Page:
Candela has spastic cerebral palsy and is in 4th grade. year in a common school; thanks to the help of your teachers you can continue studying in quarantine Credit: Kindness

Like most teenagers, Candela likes spending time with friends, leaving her home, and playing online games, and like the rest of the boys and girls, this 18-year-old girl in her forties unexpectedly changed her routine. . However, for her this whole process was a little more difficult: have spastic cerebral palsy, without the possibility of controlling their joints and poor vision, that is why their educational continuity was more complicated. But thanks to the help of their teachers, He was able to continue taking his 4th video calls. high school year so far with very good results.

Candela and her family are from Corrientes, they live in the Ongay neighborhood, a very vulnerable area of ​​the Corrientes capital, two blocks from the Fe y Alegría Institute, where she studies and her three older brothers did. When she entered 1st grade, it was something new for everyone, because she was the first student with a disability to attend that school. Today, is fully included, she learns and feels happy, although she misses face-to-face classes. You receive the supports you need, and when you finish your studies you will have your degree on an equal footing with the rest of the students. “People like me often do not dare to take the step of going to a common school, there is a lot of fear of bullying and suffering discrimination”says the young woman. According to data from the Ministry of Education, from 2003 to 2017, the number of girls, boys and adolescents with disabilities studying in common schools grew four times: it went from 21,704 to 90,345 in that period.

In her free time, and now that winter break has begun, Candela takes the opportunity to listen to Daddy Yankee; play FreeFire, a virtual game where you connect with other people online; and also help mom and grandma with the use of technology. But she laments the lack of football, she is a fan of Boca. Candela can communicate through speech, but since she cannot move her joints, teverything he does through gestures he makes with his eyes or nose. Margarita, her mother, emphasizes that her only handicap is physical and that being “talkative” helped her to be independent. And Oscar Ayala, her Mathematics teacher and one of those who teach her at a distance, highlights that she is very intelligent. Therefore, Candela dreams of continuing studying and says that she wants to be a psychologist. Her great wish is “to help people like her”. She wants to follow in the footsteps of a psychology professional who assisted her as a child and aroused great admiration in her.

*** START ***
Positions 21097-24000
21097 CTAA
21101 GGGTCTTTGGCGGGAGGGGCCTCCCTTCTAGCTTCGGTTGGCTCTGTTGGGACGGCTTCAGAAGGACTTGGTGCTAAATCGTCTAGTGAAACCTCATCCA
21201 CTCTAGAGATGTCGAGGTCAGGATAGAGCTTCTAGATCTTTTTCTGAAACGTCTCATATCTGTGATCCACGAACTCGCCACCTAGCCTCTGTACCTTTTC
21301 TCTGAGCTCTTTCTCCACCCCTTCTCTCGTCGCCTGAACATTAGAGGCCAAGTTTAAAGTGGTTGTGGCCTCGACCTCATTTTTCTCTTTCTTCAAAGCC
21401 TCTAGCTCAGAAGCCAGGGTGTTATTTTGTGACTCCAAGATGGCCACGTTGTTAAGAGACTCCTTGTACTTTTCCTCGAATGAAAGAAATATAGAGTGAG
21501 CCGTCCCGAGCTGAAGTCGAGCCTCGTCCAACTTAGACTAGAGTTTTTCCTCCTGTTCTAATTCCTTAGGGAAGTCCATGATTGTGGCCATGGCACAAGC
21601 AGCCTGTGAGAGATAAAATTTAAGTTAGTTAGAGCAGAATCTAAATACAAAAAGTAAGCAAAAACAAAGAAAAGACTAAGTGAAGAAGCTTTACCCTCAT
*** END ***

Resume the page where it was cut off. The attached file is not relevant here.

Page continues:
Mathematics teacher Oscar Ayala, preparing the virtual classes for Candela.
Mathematics teacher Oscar Ayala, preparing the virtual classes for Candela. Credit: Kindness

At the beginning it was quite a challenge. Before this isolation, twice a week she was accompanied by an integrative teacher in the classroom. In addition, Oscar explains that “no teacher was prepared to educate at a distance”, especially, taking into account the uniqueness of each boy or girl. “When defining the teaching strategy, she is a student like everyone else, the difference is that she cannot write so everything must be done orally”, details the teacher. In addition, as Candela has a visual impairment, since in one eye she lost almost all vision, she requires short, precise and large print slogans, which facilitate her compression.

Oscar struggled to have the possibility of giving her virtual classes where she can solve all her doubts, since she knew that perhaps her family did not have the possibility to guide her. The teacher put together a space in his house with a blackboard, as if it were a small classroom, so that once a week he could virtually meet Candela and explain the subject. For the teacher, having Candela as a student made him “grow as a person, be a better human being and a better professional”. And he adds: “Candela transmits beautiful energy”.


Candela goes to the Fe y Alegría Institute in Corrientes from 1st grade.
Candela goes to the Fe y Alegría Institute in Corrientes from 1st grade. Credit: Kindness

Fe y Alegría is an organization that offers transformation options through education. Since 1995 they are in Argentina, they were growing and they are in various provinces such as Salta, Chaco, San Juan and Corrientes, where Candela attends. There, on the land of an old pasture, the educational center was formed, which contains primary, secondary, adult schools, workshops for all ages and also trades. Today it has in the country with more than 6000 students from vulnerable contexts in five provinces.

Margarita is grateful that Candela never suffered discrimination at school, but in her role as mother it was difficult for her to accept that she was not going to be able to walk and recognizes that there are many prejudices around disability. “My daughter was born at 29 weeks gestation of a twin pregnancy, of which only she saw the light. At 8 months of life she still did not hold her head or sit. Only then did they discover her cerebral palsy,” says Margarita. Her message to mothers who are going through the same situation as her is to accompany their children, to be attentive to their needs and to always think about moving forward.

For more information, go to Fe y Alegría.

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